The ladies ready for another day of off-roading down the Mozambican coast.

sanDRina, just the way I like her - covered in mud.

Rob's Africa Twin looking well-traveled. This bike was the preferred steed for world travelers in the years past but has now been pushed aside for all the new fancy adventure bikes coming out. Unlike the DR with its single-cylinder engine, this one has a V-twin, which changes the character of the riding machine. The Africa Twin was never sold in North America, so it wasn't even an option when I was choosing a motorcycle for my trip. But they say Honda's working on a new Africa Twin for all markets.

My one-man Catoma Twist tent, which is basically just a self-supporting mosquito net that comes with a rain cover. The winds were very strong at night and I had to tie the tent to the poles. It's small but comfortable enough and being compact when packed, it's not a bother in my luggage.

Fueling up in Moma before heading out for the day. Petrol being filtered by a coffee strainer. The good thing about traveling with these old school motorcycles is that they're not fussy about the quality of fuel.

Rob gave me a few tips and I was now really enjoying to ride in the sand. All it takes is more throttle to let the motorcycle do what it's designed to do - keep itself upright. It's only when the user forces unnatural inputs through a jittery hand that the front wheel wobbles and topples the rider.

We heard from the petrol guys in Moma that a bridge was out and we would have to take a detour and my Tracks4Africa GPS Maps also confirmed that. So, here we are getting down into...

...a super wide estuary. It was sandy near the banks but...

...there was lots of water to cross to get to the other side. Rob is scouting the best path across.

These locals jumped into the chance of guiding us across so we made them walk a path to judge the depth of the water.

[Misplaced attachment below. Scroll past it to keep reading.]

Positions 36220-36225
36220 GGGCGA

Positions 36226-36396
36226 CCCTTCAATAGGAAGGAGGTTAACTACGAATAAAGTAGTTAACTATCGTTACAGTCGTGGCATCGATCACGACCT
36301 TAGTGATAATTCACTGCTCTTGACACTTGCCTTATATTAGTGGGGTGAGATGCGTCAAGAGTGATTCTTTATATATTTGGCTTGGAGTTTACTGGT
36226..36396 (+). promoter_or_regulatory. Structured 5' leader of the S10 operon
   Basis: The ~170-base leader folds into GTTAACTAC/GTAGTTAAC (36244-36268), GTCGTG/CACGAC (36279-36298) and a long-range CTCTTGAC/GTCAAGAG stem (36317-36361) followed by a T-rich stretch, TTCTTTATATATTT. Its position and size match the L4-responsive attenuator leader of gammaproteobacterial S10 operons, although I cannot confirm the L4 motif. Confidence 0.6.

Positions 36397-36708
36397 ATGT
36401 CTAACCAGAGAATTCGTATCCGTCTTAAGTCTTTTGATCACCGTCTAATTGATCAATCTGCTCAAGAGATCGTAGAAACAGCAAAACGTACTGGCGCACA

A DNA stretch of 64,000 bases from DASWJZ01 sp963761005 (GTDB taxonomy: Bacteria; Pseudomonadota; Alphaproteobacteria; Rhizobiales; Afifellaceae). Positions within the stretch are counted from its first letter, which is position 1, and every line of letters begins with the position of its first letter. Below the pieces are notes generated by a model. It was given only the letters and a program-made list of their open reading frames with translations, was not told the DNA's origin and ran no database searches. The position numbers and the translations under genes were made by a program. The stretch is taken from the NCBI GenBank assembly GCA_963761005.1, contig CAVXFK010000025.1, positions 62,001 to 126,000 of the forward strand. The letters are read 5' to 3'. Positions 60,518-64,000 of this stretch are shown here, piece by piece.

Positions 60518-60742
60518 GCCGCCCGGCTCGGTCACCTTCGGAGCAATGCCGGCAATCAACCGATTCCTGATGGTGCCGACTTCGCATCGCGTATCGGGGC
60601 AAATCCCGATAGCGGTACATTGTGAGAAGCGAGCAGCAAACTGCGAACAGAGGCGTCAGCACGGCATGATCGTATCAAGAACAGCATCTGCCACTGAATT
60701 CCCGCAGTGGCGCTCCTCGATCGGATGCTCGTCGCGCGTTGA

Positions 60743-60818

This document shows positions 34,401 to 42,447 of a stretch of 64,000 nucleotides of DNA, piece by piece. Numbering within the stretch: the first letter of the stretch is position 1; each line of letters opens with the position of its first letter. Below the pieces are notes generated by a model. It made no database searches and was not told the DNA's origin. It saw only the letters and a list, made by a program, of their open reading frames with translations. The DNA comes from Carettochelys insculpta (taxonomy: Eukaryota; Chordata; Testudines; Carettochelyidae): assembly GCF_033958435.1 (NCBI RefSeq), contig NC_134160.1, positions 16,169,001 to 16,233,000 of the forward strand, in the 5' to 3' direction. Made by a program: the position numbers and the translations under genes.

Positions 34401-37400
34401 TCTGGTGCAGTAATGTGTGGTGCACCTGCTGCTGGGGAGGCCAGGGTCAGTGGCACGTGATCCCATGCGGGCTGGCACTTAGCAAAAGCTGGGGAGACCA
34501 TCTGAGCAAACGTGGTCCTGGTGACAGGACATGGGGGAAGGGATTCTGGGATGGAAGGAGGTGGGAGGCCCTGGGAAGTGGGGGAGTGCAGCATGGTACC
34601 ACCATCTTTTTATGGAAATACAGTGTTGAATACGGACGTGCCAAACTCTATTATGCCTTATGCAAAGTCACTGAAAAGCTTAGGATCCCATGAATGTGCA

We rode through with no issues and crossed maybe 200 m (650 ft) of shallow water. We're taking a break here at the middle of the entire crossing. It was only at the last water crossing, which was very deep resulting in a big splash, that we finally tasted the water and realized it was salty! Oh no, this was not a freshwater river but actually a salt water estuary. Great, we just basically bathed our bikes and our gear in salt water. Salt - the nemesis of steel and the harbinger of rust. But meh, what's done is done, we'll wash them later. Click here to see the high resolution version.

We followed our local guides and took these footpaths to get back to the main road. And just when we got there, we saw that a truck had crossed the supposed missing bridge. Rob and I looked at each other and laughed in realizing that we had just had a crazy adventure through salt water for fun. Makes for a good story and we shot some great video.

After some technical riding in and around huge, muddy potholes, the road got better but the riding was challenging with the constant traffic. Not on-coming traffic, but cross traffic. Chickens were the worst because they're so scatter-brained. I much prefer duck crossings because once they commit to crossing, they will follow through with their waddle. Humans on bicycles were just like the chickens - freaking out upon hearing us thundering down upon them.

Seeking shelter from the strong sun under the shade of the vast cashew tree plantations. Cashew nuts are a premium product with a large profit margin but all the plantations are under the control of the local mafia with none of the benefits going to the locals who live in and around them.

Enjoying the off-roading down Mozambique's coast.

But it was tiring riding as when the road was not technical, it was covered in corrugations, which take a beating on the human body. Come on, Rob, just a few more clicks until the day is done...

Next: Mozambique, Part 5: Coastal Riding and Wild Camping at Pebane

Previous: Mozambique, Part 3: A Visit to Ilha de Moçambique, An Enigmatic Island


Jammin thru the Global South was the 3+ year, 100,000+ km ride Jay did from the US to India via Latin America, Europe and Africa. Explore the photojournals at the Journey Posts tab.

Jammin Global Adventures is a tour company run by Jay Kannaiyan. He organizes small group, premium motorcycle adventures in Peru, Kenya, Mongolia, India and more.